The Closing of Makahiki Signals the Departure of the Koholā


By Cindy ʻIwalani Among-Serrao, Kanoe Morishige and Malia Evans

Every Makahiki season, thousands of koholā (humpback whales) return to the warm, shallow waters of Hawaiʻi Nei to mate, give birth, and raise their young.

Seeing these beautiful kinolau of Kanaloa is a reminder of the changing season as we witness their annual return to the banks and seamounts across our pae ʻāina, including the marine environment of Papahānaumokuākea.

As Makahiki season ends, we begin to bid them a fond “a hui hou.” Their time in Hawaiʻi marks a significant seasonal cycle ingrained in their annual migrations here, to their primary breeding grounds, and remind us of our pilina (relationships) to these koholā.

Their birth and migrations are well-documented in ʻŌiwi oral traditions and continue to connect us to our ocean realms here in Hawaiʻi and Moananuiākea. The Kumulipo announces the existence of the whale in the second wā. “Hānau ka palaoa noho i kai” – born is the whale living in the ocean.”

Koholā are renowned for their vocalizations, which are a critical component of their ecology.

Sound plays a tremendous role in the survival of koholā because it is used for communication, orientation and navigation, hunting prey, and avoiding predators. During whale season, male humpback whales sing a complex song that becomes the dominant source of underwater ambient noise in many parts of Hawaiʻi. If you’re snorkeling or diving in Hawaiʻi between November and April, you may hear ka leo o nā koholā – the choir of whales.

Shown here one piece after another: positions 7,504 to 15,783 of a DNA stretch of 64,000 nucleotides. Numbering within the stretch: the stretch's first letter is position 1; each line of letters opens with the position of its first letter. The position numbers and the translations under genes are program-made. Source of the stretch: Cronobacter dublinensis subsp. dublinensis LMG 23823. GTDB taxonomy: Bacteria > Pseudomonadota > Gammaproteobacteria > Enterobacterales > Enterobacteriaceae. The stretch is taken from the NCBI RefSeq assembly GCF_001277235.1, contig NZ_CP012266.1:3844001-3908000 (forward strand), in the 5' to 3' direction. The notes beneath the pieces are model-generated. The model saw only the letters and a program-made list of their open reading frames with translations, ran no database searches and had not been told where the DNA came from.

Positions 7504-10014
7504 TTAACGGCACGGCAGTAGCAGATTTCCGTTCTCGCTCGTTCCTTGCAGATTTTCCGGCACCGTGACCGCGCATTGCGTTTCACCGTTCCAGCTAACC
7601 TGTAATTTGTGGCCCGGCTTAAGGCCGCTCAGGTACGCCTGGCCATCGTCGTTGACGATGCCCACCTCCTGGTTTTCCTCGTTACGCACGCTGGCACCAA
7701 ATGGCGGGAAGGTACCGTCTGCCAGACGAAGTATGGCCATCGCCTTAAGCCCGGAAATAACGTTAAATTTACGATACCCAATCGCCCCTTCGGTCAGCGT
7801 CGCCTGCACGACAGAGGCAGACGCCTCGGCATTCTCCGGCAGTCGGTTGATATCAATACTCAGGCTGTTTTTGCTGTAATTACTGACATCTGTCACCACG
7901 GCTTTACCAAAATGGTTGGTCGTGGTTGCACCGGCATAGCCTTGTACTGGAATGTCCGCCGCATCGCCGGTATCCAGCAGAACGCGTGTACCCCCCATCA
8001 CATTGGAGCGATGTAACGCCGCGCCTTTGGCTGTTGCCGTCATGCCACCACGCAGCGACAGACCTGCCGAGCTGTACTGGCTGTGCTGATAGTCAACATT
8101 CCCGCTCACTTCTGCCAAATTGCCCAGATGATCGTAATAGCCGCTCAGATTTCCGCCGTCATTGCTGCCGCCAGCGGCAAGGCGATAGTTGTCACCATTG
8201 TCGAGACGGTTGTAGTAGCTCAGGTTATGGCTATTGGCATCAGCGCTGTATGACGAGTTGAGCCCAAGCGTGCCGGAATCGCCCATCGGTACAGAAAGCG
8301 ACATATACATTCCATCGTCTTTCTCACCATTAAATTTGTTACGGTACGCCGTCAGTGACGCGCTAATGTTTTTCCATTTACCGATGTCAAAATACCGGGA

Since 2006, National Oceanic and Atmospheric Administration (NOAA) researchers have used acoustic monitoring technology and remote sensing wave gliders to better understand the presence of koholā in Papahānaumokuākea and recently published their findings.

Results of their research show high and sustained seasonal chorusing levels of whale songs measured not only in the inhabited Hawaiian Islands but at every location sampled in Papahānaumokuākea. In Papahānaumokuākea, song prevalence was highest at Middle Bank and gradually decreased further to the northwest, reaching a minimum at Pūhāhonu (Gardner Pinnacles).

There is a larger pae ʻāina-wide research effort in progress to track long-term trends in biological and human-influenced activities in Papahānaumokuākea through partnerships with Hawaiian Islands Humpback Whale National Marine Sanctuary. This includes expanding our knowledge regarding the presence and abundance of koholā across our pae ʻāina.

As our beloved koholā begin to depart Hawaiʻi, we would like to remind ocean users to keep a safe and legal distance of at least 100 yards from whales, and reduce harassment and possible vessel strikes that pose risks to the animals and ocean users alike.

Additional wildlife viewing guidelines, safety tips, and hotlines can be found at We look forward to welcoming our koholā back in the next Makahiki season but until then, “a hui hou.”

Cindy ʻIwalani Among-Serrao is the Hawaiʻi Island program coordinator on behalf of the NOAA Hawaiian Islands Humpback Whale National Marine Sanctuary. Kanoe Morishige is the Native Hawaiian program specialist, and Malia K. Evans is the Oʻahu Outreach and Education coordinator on behalf of NOAA Papahānaumokuākea Marine National Monument and UNESCO Mixed Natural and Cultural World Heritage Site.